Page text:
VERA FILES FACT CHECK: Vice mayor Belmonte wrong in saying most road crashes in QC happen at night

More road crashes in Quezon City occur at daytime, contrary to what Vice Mayor Ma. Josefina “Joy” Belmonte said in a media interview.


On Oct. 16, Belmonte talked about the city’s Road Safety Code in a news report on the morning show “Umagang Kay Ganda.”

She said:

Most road, um, accidents happen at night, therefore sa gabi tayo magkakaroon ng higit na enforcement (we will have stronger enforcement of the law at night).”

Source: ABS-CBN. Umagang kay Ganda, Oct. 16, 2017. watch from 1:45:28 to 1:47:44.


Road crash data from the past six years negate Belmonte’s claim.

Data science firm Thinking Machines, using figures from the Metro Manila Accident Recording and Analysis System, the official road crash database of the Metro Manila Development Authority, show a total 154,613 road crashes in Quezon City from 2011 to 2016. Three out of five occurred between 6 a.m. and 5:59 p.m.

However, more fatal road crashes during the same period occurred from 6 p.m. to 5:59 a.m, peaking at 11 p.m., followed closely by 1 a.m.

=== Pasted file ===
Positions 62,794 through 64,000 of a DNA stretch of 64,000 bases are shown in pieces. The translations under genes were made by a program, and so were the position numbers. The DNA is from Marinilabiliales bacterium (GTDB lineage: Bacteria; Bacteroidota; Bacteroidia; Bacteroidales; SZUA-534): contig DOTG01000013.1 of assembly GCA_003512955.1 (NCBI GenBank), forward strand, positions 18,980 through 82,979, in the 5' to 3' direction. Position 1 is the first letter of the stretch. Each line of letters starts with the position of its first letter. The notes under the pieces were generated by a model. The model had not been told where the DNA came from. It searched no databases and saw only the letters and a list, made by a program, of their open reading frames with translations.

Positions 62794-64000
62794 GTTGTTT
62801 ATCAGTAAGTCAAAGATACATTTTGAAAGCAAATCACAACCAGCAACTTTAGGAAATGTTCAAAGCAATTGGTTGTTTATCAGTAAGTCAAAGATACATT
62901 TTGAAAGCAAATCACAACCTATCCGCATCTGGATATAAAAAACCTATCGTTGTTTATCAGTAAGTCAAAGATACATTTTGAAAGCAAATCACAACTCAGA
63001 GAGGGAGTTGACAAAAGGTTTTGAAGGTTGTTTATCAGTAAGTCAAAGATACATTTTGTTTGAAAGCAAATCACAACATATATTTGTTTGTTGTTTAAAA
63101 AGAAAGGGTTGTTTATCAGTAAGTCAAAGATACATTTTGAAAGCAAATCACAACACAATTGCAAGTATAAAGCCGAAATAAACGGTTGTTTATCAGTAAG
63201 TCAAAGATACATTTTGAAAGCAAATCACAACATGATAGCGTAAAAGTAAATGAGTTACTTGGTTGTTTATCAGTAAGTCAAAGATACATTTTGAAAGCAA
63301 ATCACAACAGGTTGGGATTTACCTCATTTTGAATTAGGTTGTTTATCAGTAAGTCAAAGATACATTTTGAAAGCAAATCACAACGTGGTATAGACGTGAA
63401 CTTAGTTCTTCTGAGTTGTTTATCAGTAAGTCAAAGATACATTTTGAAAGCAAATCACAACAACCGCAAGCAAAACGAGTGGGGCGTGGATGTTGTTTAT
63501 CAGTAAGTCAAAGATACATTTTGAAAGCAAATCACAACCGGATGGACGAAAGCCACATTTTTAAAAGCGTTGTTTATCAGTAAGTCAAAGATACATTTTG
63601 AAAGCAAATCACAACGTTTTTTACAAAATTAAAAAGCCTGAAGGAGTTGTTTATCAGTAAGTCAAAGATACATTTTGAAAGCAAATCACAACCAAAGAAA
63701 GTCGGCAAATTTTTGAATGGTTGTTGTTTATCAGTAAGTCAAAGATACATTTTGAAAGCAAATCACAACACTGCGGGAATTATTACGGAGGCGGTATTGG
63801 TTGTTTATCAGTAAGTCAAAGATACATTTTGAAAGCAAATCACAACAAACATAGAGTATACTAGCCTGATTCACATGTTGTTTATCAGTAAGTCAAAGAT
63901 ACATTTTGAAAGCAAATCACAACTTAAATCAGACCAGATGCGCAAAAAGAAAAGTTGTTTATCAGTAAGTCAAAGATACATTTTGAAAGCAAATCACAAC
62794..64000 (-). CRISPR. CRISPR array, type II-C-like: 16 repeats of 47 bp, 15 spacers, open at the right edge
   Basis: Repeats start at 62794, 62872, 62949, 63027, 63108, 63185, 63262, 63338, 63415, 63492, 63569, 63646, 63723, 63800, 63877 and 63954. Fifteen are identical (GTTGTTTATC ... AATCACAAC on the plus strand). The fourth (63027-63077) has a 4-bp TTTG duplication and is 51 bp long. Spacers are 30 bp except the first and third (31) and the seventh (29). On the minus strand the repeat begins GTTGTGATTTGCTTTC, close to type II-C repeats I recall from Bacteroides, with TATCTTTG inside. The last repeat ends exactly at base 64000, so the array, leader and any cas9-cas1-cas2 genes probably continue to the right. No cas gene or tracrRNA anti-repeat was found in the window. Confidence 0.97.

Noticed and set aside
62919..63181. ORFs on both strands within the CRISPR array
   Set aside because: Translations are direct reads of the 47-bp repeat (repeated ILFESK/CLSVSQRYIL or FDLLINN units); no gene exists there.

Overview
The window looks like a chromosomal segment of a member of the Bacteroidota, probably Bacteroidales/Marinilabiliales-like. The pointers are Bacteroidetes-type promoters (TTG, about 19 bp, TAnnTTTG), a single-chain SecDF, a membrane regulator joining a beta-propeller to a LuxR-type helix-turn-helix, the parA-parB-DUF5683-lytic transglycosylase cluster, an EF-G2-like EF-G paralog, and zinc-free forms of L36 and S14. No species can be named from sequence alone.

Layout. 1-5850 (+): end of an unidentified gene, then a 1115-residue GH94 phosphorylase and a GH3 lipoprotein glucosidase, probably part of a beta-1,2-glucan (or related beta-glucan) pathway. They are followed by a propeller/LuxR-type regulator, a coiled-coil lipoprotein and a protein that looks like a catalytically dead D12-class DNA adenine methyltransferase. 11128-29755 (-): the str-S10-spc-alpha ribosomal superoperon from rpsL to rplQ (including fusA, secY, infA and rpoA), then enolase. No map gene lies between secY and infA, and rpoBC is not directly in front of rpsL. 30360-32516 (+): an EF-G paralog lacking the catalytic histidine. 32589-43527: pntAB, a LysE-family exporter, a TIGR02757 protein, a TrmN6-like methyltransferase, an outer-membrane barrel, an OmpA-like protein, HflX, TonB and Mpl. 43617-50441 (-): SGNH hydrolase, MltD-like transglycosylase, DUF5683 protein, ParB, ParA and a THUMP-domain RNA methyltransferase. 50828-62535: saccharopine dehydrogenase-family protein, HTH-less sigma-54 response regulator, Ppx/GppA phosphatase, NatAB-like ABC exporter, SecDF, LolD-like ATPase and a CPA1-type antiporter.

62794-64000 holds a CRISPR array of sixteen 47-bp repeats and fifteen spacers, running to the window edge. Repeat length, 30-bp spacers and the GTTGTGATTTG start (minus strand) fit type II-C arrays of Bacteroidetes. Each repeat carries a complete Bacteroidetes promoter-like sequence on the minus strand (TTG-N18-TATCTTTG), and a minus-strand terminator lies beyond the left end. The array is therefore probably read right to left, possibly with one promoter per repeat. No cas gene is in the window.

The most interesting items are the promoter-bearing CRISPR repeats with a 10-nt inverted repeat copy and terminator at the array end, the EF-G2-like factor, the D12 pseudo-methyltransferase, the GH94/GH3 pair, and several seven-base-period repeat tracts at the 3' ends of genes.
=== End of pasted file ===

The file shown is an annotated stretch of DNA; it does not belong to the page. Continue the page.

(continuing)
Richard Domingo, road safety unit officer at the MMDA and head of its team of data gatherers and encoders, says this is because drivers tend to drive faster at night.

A total of 820 people have died in 776 fatal road crashes in Quezon City from 2011 to 2016.

The city’s Road Safety Code, approved by the city council on Oct. 10, provides a guide to safe driving and pedestrian practices in Quezon City.

Infographic courtesy of Vice Mayor Joy Belmonte’s Facebook page

The code imposes speed limits on major thoroughfares, installs pedestrian bicycle lanes and sets several restrictions and requirements on the tricycles and pedicabs.

More, the code prescribes the strict implementation of traffic laws against speeding, driving under the influence, distracted driving, and failure to use helmets, seat belts and child restraints.

The World Health Organization (WHO) identifies these as risk factors linked to road crashes.

The WHO also prefers the term “road crash” to “accident” since accident conveys randomness instead of actual risks that can be understood and prevented.



Metro Manila Accident Recording and Analysis System, 2011 to 2016

Global Plan for the Decade of Action for Road Safety 2011-2020

World Health Day: Road safety is no accident!


(Guided by the code of principles of the International Fact-Checking Network at Poynter, VERA Files tracks the false claims, flip-flops, misleading statements of public officials and figures, and debunks them with factual evidence. Find out more about this initiative.)